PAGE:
The purpose of the rapid assessment was to gather information on the priority protection concerns perceived by communities in 2021 and the causes of these concerns. Additionally, the assessment sought to understand which protection concerns communities perceived to have increased in 2021. The assessment was a joint initiative between UNICEF and the Child Protection Sub-Sector to inform a range of stakeholders of the importance of child protection in the humanitarian response and the key focus areas for intervention in 2022. When triangulated with other sources such as the bi-weekly reports from child protection focal points and CPIMS+ trends analysis, the results are largely consistent, therefore addition validity to these findings.
The methodology for the assessment was random sampling of community members in Camp 1E, Camp 1W, Camp 2E, Camp 2W, Camp 3, Camp 4, Camp 6, Camp 7, Camp 8E, Camp 8W, Camp 10, Camp 11, Camp 12, Camp 14, Camp 15, Camp 16, Camp 17, Camp 18, Camp 19, Camp 20, Camp 21, Camp 22, Camp 24, Camp 25, Camp 26, and Camp 27. A sample size of 690 male and female adults were interviewed by partner staff and recorded on a Kobo survey form on the Kobo Humanitarian database. The sample size was 684 with 342 female (41 with disabilities) and 341 male (26 with disabilities) and 1 other gender.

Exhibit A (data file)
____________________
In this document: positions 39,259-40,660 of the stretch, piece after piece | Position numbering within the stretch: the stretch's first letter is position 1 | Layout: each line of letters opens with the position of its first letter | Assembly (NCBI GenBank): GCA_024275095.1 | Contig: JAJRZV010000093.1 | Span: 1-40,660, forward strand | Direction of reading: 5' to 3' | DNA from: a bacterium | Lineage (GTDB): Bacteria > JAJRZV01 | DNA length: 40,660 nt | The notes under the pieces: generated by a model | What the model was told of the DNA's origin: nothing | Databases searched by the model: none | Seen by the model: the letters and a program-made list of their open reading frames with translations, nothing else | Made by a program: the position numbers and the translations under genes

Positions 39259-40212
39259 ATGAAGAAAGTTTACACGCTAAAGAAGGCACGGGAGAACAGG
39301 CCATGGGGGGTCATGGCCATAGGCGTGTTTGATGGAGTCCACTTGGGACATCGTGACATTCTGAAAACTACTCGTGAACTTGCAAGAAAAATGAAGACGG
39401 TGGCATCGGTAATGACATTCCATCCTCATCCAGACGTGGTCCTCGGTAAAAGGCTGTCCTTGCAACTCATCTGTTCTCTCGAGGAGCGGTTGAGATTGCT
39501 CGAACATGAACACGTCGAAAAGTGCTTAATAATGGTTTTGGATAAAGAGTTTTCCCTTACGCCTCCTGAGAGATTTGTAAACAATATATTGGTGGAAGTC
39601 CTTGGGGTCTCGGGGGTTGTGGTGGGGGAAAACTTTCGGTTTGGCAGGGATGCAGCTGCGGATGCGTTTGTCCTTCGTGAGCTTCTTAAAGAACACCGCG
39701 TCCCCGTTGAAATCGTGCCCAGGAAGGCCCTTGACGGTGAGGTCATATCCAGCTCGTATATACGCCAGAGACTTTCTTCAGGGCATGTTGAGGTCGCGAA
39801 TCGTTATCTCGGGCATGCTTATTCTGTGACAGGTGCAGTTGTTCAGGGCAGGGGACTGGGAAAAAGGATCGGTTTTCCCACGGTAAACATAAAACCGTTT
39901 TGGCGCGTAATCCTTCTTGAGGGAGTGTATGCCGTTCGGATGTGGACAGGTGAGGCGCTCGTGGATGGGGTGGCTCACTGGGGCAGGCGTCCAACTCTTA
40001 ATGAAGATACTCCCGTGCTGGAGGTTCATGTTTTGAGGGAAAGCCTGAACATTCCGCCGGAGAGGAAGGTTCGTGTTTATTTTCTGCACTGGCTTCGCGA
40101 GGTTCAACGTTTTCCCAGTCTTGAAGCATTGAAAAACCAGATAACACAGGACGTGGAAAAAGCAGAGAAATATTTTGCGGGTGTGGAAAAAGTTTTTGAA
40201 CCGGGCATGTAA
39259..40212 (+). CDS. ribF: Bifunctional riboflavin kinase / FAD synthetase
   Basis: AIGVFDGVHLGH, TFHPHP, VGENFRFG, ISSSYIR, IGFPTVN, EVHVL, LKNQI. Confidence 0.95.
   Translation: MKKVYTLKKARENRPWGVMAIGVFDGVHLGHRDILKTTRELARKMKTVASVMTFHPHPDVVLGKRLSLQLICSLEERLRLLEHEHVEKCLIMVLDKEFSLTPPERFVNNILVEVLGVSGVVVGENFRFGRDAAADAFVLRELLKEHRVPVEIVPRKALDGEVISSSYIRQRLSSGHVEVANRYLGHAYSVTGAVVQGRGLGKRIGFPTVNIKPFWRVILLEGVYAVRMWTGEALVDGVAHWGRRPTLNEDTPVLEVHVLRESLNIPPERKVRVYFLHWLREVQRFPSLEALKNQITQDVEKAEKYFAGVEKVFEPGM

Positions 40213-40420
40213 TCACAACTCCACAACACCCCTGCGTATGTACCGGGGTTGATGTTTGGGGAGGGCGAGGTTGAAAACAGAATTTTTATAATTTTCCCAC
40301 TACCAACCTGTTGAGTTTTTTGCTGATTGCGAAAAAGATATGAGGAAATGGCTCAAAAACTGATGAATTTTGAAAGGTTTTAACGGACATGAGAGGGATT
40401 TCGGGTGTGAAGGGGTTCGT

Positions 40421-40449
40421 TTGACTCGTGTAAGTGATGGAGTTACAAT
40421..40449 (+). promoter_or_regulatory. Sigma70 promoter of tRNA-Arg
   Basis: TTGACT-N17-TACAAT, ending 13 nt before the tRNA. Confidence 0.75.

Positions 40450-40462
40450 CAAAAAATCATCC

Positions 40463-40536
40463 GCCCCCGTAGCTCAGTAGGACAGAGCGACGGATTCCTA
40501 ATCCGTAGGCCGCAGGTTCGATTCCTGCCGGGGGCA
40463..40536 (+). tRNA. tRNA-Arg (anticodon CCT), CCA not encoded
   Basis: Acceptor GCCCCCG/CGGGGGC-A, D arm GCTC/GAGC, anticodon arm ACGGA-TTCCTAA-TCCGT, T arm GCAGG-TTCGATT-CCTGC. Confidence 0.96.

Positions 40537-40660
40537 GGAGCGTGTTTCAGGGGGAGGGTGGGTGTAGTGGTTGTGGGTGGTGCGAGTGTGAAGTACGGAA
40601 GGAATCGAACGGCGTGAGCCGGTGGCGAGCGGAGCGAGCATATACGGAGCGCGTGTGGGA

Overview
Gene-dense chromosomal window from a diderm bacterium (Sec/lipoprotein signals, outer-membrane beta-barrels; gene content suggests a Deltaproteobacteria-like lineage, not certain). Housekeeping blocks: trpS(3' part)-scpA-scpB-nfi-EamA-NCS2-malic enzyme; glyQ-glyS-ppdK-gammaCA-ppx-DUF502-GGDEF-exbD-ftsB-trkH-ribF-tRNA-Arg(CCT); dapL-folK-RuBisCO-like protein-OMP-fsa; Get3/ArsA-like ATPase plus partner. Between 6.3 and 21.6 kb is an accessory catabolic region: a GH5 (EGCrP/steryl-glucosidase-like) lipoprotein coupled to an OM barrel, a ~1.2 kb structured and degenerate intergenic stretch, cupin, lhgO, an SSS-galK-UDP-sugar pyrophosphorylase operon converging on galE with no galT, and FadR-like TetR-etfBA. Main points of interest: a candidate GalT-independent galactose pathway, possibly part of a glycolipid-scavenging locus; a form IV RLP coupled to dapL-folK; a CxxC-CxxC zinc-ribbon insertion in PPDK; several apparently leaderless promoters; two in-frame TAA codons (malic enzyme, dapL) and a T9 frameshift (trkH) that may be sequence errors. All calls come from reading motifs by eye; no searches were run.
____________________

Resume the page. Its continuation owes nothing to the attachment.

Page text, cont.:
The assessment was conducted over 4 days and was limited to Rohingya refugee camps. Therefore, the child protection issues in the host community are not captured in the findings within this report. Furthermore, the assessment was a perception-based assessment and therefore the inherent biases of the respondents must be considered. Additionally, it is important to note that child protection concerns are often underreported such as sexual and gender-based violence and violence in the home, due to cultural sensitivities surrounding these issues. Additionally, while neglect is often the most visible child protection concern, it is not necessarily the result of direct actions by the caregiver but relates to the overall condition in the camps.